Got it, what to talk about a couple of larger societal second order effects. Before we finish up. We talked a little bit already about the haves and have nots, that’s one of them. But I’m also interested in the culture of the urban core of the downtown, the sort of office district centers, you know, we have hundreds of millions of square feet, which is a lot of spaces up for sublease, which means it’s sitting empty. So you know, your corner deli, your corner barber shop, everything that exists the pub, you go to after work for a beer, but those are obviously impacted as well, as well as the sort of cultural vibrancy of cities. If you guys looked at the implications here, and what are we learning? And what do we expect is going to happen in some of these areas that were such a core part of urban identity?

Emma Goldberg  32:58

Yeah, I mean, the last time I looked at the data, it was like 998 million square feet of empty office real estate. So it’s, it’s huge. And the second order effects are enormous in terms of like, what is a downtown, what is the downtown supposed to be? And economists talk about something called like a doom loop, which is, when fewer people commute to these downtown or to the Midtown commercial areas, then there’s fewer people to use the services to use the retail to use public transportation. Eventually tax revenue drops, eventually, it starts to feel less safe. So even fewer people go downtown. So it’s like, the second order effects is like when fewer people commute even fewer people commute. And it leads into this kind of downward spiral that can be really tough for downtown’s. And I think downtowns are so important. They’re these places where people come together, whether it’s, you know, the workers commuting in from kind of far flung suburbs or coming in and they’re subsidizing the coffee shops and the cafes, and you know, all of the other businesses that then employ lots of other workers. So it’s something that’s been really integral to the health and life of cities. And I think a lot of cities are finally starting to ask, like, what comes next? And, and how do they need to reimagine the way these economies work. And there’s really interesting task forces being set up that are bringing together cities that are really at the forefront of thinking about these questions, whether it’s Philadelphia, or DC or Seattle. And I think one of the most kind of exciting options is housing conversions. And how do you think about turning some of these big empty office buildings into houses? And then on the other hand, the challenge of that is that if you’ve ever been in an office, you know that offices are not really set up to be converted easily into houses, right, like the bathrooms are on opposite ends of the of the floors and the floor plates are massive and the elevators are, you know, kind of spaced out in the wrong places. So basically, in a lot of cases, turning an office into housing means gutting it completely. And so it’s really expensive.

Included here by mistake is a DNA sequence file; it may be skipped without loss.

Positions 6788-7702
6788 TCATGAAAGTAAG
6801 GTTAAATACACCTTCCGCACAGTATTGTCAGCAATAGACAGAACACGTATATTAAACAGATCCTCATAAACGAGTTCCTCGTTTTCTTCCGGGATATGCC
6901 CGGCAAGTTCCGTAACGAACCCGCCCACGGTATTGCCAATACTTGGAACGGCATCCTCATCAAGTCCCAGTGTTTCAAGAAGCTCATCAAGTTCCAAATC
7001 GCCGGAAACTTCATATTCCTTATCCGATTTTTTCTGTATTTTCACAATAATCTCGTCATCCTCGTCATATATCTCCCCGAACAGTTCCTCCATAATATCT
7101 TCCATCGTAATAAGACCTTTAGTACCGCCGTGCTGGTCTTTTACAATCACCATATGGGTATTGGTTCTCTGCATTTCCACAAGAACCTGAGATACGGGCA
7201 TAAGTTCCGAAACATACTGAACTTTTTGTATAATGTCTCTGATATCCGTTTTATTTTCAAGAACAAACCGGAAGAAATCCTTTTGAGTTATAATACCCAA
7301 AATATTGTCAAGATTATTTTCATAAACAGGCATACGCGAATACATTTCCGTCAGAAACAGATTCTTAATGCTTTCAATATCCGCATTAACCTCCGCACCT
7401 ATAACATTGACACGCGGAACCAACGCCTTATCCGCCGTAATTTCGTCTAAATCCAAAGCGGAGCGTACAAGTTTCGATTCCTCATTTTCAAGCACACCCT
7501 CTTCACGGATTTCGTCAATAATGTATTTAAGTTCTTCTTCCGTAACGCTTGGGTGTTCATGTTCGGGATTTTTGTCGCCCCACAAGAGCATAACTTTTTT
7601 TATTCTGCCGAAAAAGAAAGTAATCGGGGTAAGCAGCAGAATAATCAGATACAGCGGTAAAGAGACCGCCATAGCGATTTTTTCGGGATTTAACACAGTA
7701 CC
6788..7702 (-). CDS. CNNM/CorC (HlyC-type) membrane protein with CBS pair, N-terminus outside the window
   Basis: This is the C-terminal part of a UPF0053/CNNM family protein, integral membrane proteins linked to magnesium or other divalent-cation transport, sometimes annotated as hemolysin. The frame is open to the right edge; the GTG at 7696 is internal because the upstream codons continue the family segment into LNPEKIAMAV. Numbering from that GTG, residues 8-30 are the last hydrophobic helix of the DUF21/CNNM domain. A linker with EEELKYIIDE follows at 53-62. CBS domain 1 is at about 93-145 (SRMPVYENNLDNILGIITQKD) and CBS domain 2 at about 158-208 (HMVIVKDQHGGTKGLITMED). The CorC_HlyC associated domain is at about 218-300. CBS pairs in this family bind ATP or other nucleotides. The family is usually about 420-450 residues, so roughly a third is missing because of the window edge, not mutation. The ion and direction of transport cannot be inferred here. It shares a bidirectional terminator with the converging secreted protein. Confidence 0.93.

Andy Slavitt  34:57

To kind of like the warehouses that turned into lost. You see a kind of a similar type of thing.

Emma Goldberg  35:02

Yeah. And I mean, and we’ve seen it done before. I mean, lower Manhattan is a really good example of an area that used to be way more commercial, and now has it’s much more mixed use, it has a lot of housing. That happened because of tax abatement programs that happened in Philly as well. So I think it’s possible, but it takes a lot of political will and a lot of mobilization to rethink what the economy is going to look like.

Andy Slavitt  35:23

Sure, and Anu, when you picture, an economy kind of a future state economy, where half the workers that were showing up in offices are now working from home, help us think about what else is different about that economy, I was listening to the CEO of IKEA talk the other day about how they’re just selling so much more home office equipment, I think about the CEO of AutoZone, talking about how, you know, people aren’t going to be driving as much to be able to keep their cars longer. There’s all sorts of like things that just don’t come to mind every day, that we’re just, we’re just sort of used to thinking about this sort of, I’ve got work, and I’ve got home. And therefore I’ve got economies and services that have developed around my needs, and being in both places and getting from one to the other. And that changes is that shifts, what else about our world will be changing as a result?

Anu Madgavkar  36:17

Well, on a positive note, the one thing I would say is that we’ve seen a tremendous polarization of economic wealth and growth and job creation in the so called superstar cities of the country. And in a positive sense, this could be a way to boost a slightly more, you know, flattered more democratized sort of spatial structure of development, if you will, by not putting the poles of, of job growth in just a few parts of the country. So if people are willing to, to move or willing to live and work from those locations, you should see greater demand for local services in in those areas. And that would include, you know, places where they could go hang out maybe satellite offices and hubs of various kinds, and a whole host of local services that could emerge from, you know, less economic concentration, if you will.

Andy Slavitt  37:15

Let me finish with asking you about the same question. You could take him in turn, I’ll start with you. I’m an it’s a little bit of where we started. But now that we have kind of more detail I want to read back to it, which is have people’s jobs changed, forever, is working now, something different than it used to be in a way that just won’t go back?

Emma Goldberg  37:39